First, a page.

Why All Canadians Need To Be Monitoring Their Credit Score

Why All Canadians Need To Be Monitoring Their Credit Score

Written by Lisa Rennie
Fact-checked by Caitlin Wood
Last Updated September 23, 2022

Your credit scores can play a huge role in your ability to access different credit products at affordable interest rates. In fact, your credit can also impact your ability to get a rental, a job or even a cell phone contract. Given the importance of your credit score, monitoring it can often provide many benefits. 

Why Should You Monitor Your Credit Score?

There are a number of reasons you should monitor your credit score, from understanding your credit to protecting it from identity theft. 

 Reason 1. To Understand Your Credit Health

A good reason to check your credit score on a regular basis is to always be in-the-know about where you stand in regards to your credit health. As we’ve already mentioned, your credit score can play a huge role in your ability to access credit. In fact, many lenders, particularly banks, have minimum credit score requirements. Knowing your credit score can help you apply with lenders whose minimum requirements you meet. This can help you avoid applying with any lender you don’t have a chance of qualifying with, moreover, you’ll avoid any unnecessary hard credit checks which can negatively affect your credit. 

No matter what shape your score may be in, it is absolutely essential that you know what it is. If your score is high, great. If it’s not, at least you’ll know that you need to take steps to improve it.

Reason 2. Find Out What Is Affecting Your Score

If you keep tabs on your credit score, you’ll be better able to understand what actions are affecting your credit. For instance, you might notice that you have a few missed payments on your accounts or that your credit utilization ratio is high. By having a clear understanding of how specific actions may be impacting your credit score, you will know what you should do or avoid to help improve your credit scores.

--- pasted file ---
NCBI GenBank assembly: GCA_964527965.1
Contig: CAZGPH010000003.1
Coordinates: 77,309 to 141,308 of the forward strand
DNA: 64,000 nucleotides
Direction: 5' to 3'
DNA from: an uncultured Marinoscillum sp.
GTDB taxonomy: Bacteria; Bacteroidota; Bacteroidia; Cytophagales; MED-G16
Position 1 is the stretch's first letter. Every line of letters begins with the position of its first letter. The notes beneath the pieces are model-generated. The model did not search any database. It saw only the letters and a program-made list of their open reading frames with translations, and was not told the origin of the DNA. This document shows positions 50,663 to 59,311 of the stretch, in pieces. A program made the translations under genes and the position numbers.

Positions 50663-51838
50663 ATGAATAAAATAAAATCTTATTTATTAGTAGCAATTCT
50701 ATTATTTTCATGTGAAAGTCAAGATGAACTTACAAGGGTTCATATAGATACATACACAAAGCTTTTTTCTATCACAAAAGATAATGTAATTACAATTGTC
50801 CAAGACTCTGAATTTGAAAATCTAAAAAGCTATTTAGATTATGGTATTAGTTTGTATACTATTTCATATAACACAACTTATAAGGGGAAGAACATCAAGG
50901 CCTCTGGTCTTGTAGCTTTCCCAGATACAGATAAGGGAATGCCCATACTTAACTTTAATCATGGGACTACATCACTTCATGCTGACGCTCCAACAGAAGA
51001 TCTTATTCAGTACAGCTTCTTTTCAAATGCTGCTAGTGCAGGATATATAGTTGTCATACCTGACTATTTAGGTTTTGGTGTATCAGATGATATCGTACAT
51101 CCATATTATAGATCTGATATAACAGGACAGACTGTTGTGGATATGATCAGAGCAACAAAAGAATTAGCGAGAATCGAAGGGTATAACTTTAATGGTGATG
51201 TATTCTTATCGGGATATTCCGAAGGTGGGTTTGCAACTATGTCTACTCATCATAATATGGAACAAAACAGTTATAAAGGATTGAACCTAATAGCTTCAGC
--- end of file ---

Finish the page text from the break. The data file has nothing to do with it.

Reason 3. Catch Any Errors

Mistakes on your credit report can cause your score to dip without you knowing.  By checking your credit score and looking over your report, you’ll have the opportunity to see if all information is accurate. If your score is lower than you think it should be, this may be a sign that there may be errors on your credit report that need to be investigated and fixed by the credit bureaus.

Reason 4. Protect Yourself Against Identity Theft

Identity theft is rampant these days, especially as more and more personal information is being put out there on the internet for hackers to see. Identity theft can have a serious effect on your finances and credit health. By monitoring your credit, you’ll be better able to spot signs of identity theft and take appropriate action to stop any damages from it. 

How To Spot Identity Theft?

Your report will outline any pertinent information that has to do with your credit history, including your account information, your payment history, and your personal information. If you pull your report and suddenly notice that your credit score has plummeted despite having a stellar payment history, this may be a red flag that something is wrong.

When you take a closer look, you just might notice that there is a mysterious credit card account on your credit report that you never took out with multiple missed payments on it. It’s highly possible that someone has been using your personal information and identity in order to take out a credit card and has been using it for spending sprees without you even knowing 

Free Equifax credit score

Who Offers Credit Monitoring Services? 

There are a number of providers who offers credit monitoring services including the two major credit bureaus in Canada.